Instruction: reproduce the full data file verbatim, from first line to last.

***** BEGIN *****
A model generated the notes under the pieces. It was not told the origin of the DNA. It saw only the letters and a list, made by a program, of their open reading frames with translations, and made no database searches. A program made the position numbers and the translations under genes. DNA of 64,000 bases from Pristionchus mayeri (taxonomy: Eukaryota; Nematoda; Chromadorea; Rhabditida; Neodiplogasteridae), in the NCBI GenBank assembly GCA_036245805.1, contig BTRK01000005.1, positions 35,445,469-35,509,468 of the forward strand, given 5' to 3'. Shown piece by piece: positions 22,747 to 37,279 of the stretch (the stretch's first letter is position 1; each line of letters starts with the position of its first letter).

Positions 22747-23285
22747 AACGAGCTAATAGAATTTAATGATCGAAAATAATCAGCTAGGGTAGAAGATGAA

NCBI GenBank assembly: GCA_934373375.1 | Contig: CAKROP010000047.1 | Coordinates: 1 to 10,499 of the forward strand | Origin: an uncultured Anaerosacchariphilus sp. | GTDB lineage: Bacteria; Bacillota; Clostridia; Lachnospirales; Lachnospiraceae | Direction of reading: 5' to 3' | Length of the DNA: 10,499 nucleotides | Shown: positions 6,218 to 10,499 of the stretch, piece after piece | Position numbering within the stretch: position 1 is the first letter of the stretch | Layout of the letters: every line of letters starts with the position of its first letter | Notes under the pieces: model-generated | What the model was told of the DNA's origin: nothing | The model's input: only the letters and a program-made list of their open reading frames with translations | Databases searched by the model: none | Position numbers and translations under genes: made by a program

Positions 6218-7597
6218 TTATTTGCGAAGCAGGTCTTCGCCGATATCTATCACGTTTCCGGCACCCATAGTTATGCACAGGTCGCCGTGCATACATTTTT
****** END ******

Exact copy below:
A model generated the notes under the pieces. It was not told the origin of the DNA. It saw only the letters and a list, made by a program, of their open reading frames with translations, and made no database searches. A program made the position numbers and the translations under genes. DNA of 64,000 bases from Pristionchus mayeri (taxonomy: Eukaryota; Nematoda; Chromadorea; Rhabditida; Neodiplogasteridae), in the NCBI GenBank assembly GCA_036245805.1, contig BTRK01000005.1, positions 35,445,469-35,509,468 of the forward strand, given 5' to 3'. Shown piece by piece: positions 22,747 to 37,279 of the stretch (the stretch's first letter is position 1; each line of letters starts with the position of its first letter).

Positions 22747-23285
22747 AACGAGCTAATAGAATTTAATGATCGAAAATAATCAGCTAGGGTAGAAGATGAA

NCBI GenBank assembly: GCA_934373375.1 | Contig: CAKROP010000047.1 | Coordinates: 1 to 10,499 of the forward strand | Origin: an uncultured Anaerosacchariphilus sp. | GTDB lineage: Bacteria; Bacillota; Clostridia; Lachnospirales; Lachnospiraceae | Direction of reading: 5' to 3' | Length of the DNA: 10,499 nucleotides | Shown: positions 6,218 to 10,499 of the stretch, piece after piece | Position numbering within the stretch: position 1 is the first letter of the stretch | Layout of the letters: every line of letters starts with the position of its first letter | Notes under the pieces: model-generated | What the model was told of the DNA's origin: nothing | The model's input: only the letters and a program-made list of their open reading frames with translations | Databases searched by the model: none | Position numbers and translations under genes: made by a program

Positions 6218-7597
6218 TTATTTGCGAAGCAGGTCTTCGCCGATATCTATCACGTTTCCGGCACCCATAGTTATGCACAGGTCGCCGTGCATACATTTTT